Whether you are an engineer or a product manager (PM), you are part of a product team. As engineers are technical, PMs need to have certain “technical skills” to work effectively in building a great product. But what are these technical skills? On July 31st, Advancing Women in Product (AWIP) hosted a panel discussion on technical skills for PMs, sponsored by Sift Science. The panel featured Megan Mann (Product Manager at Sift Science), Akshay Kannan (Product Manager at Google), and Pranava Adduri (Founding Engineer at Rubrik) and the discussion was moderated by Neetika Bansal (Engineering Manager, Stripe). Here are some key insights from a few questions asked.
Is technical experience necessary for Product Managers?
This depends on the product you work on. Some products are more technical depending on the end user. Thus it’s important to be open to learning the technical skills that relates to your product. Great product managers are always curious, asks questions to get clarity, and aim to holistically understand their product. In building your technical skills, it is also important to connect with the right engineers as no one person would know everything. There are certain products that require fewer technical skills, however, PMs are often expected to have a basic understanding of the software development process to work effectively.
How do you get clarity in building technical products?
Lack of clarity can impact team efficiency, culture, as well as product quality, and delivery timeline. Achieving clarity in all areas of the product cycle is necessary to maintain high team productivity and remain focused on development goals. Make sure you understand the product requirements and ask the engineers questions where you need further clarity to complete the feature specs. Great product managers often leave the teams motivated to work. Clarity on requirements is the most important thing you can do for the people that you are working with.
What’s an example where collaboration with engineers was not successful?
Submitting to a 50-page product requirement document (PRD) with super detailed requirements, that’s fully designed and laid out. This is very ineffective as it’s likely has many incorrect assumptions and far from an minimum viable product version (MVP). You should write a concise spec with wireframe designs vetted by a few customers before sharing it with engineers to iterate product & feature PRDs further. As the product manager, you should always communicate with all relevant stakeholders in your organization to test all assumptions.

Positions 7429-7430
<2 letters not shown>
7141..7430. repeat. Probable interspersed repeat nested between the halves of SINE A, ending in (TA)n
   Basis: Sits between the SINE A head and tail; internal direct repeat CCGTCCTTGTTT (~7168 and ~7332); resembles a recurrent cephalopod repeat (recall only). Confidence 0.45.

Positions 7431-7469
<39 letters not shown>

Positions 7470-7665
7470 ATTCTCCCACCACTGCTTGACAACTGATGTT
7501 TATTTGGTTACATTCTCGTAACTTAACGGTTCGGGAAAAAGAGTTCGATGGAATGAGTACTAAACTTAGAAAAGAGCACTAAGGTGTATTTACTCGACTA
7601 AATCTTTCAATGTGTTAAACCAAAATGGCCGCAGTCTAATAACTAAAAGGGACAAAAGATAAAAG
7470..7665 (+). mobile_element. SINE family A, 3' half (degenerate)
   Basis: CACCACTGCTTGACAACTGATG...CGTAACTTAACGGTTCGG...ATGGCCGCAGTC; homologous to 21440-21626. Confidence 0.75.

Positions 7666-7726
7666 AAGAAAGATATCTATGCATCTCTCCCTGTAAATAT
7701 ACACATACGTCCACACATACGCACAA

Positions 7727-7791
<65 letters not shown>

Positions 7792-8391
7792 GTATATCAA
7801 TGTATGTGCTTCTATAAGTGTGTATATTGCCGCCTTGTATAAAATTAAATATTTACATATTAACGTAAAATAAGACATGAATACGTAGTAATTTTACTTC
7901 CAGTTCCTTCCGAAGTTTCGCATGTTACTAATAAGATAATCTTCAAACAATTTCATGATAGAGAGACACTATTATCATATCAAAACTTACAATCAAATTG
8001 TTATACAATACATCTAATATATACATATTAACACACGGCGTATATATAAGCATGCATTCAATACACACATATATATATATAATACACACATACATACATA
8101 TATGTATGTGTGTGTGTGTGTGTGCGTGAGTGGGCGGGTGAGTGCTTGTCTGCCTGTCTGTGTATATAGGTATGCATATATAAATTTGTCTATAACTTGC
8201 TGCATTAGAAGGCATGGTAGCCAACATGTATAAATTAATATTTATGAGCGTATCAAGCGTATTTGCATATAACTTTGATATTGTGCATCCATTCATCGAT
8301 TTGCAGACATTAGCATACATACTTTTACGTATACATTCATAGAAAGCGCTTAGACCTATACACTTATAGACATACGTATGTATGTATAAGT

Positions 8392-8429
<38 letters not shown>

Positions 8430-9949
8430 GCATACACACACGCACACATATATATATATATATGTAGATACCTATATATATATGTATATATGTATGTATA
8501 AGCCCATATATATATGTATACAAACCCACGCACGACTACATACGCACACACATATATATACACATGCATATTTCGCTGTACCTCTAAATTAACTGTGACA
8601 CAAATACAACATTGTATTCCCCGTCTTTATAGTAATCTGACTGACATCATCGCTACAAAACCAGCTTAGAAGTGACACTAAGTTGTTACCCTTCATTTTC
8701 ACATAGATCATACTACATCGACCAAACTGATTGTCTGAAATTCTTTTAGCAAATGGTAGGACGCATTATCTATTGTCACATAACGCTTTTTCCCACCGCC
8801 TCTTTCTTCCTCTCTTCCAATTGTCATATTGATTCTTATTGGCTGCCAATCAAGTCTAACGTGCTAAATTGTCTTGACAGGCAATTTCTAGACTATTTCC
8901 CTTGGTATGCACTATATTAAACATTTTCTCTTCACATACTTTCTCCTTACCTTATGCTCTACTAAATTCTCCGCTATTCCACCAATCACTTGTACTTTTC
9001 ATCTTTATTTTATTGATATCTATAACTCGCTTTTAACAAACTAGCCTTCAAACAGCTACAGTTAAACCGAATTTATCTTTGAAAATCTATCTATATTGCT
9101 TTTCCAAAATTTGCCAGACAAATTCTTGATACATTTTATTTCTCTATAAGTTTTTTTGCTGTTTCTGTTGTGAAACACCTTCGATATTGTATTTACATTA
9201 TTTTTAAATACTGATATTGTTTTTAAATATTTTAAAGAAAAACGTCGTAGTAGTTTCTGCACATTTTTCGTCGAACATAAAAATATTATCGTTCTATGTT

In what situations has technical skills helped you the most?
Technical skills are often very helpful in prioritizing and triage product issues & bugs. As product manager, it’s important to understand the technical issues & limitations of your product to effectively prioritize roadmap efforts. Furthermore, great product leaders are data driven in their decision, and this often requires a technical skill set in properly measuring and understanding customer engagement and behavior with your products. Technical skills are also valuable in having detailed product discussions with engineers. Engineers often like to speak technically, and effective PMs can map the technical product capability to features that meet customer use cases.
When hiring product managers, how do you test the technical skills?
In testing the technical skills for PMs, communication is often the 1st check. It’s important to determine if a PM can connect well with engineering teams and is able to cohesively articulate feature requirements. Additionally, it’s important to understand if the candidate can grasp the technical capability of the product and has some domain expertise to connect with customers. To vet the skills, interview questions are often based around their prior work experiences & past projects. Technical skill set questions are often designed to see if the candidate understands the value and designs of building APIs, Integrations, and can work through a solution to a problem end to end while going into a technical level of detail necessary to define a PRD.
Advice from Our Panelist:
Don’t over think it.
Don’t be afraid.
Don’t forget you’re the customers advocate.
Don’t waste your engineers time because they are the most constrained resource in your company.
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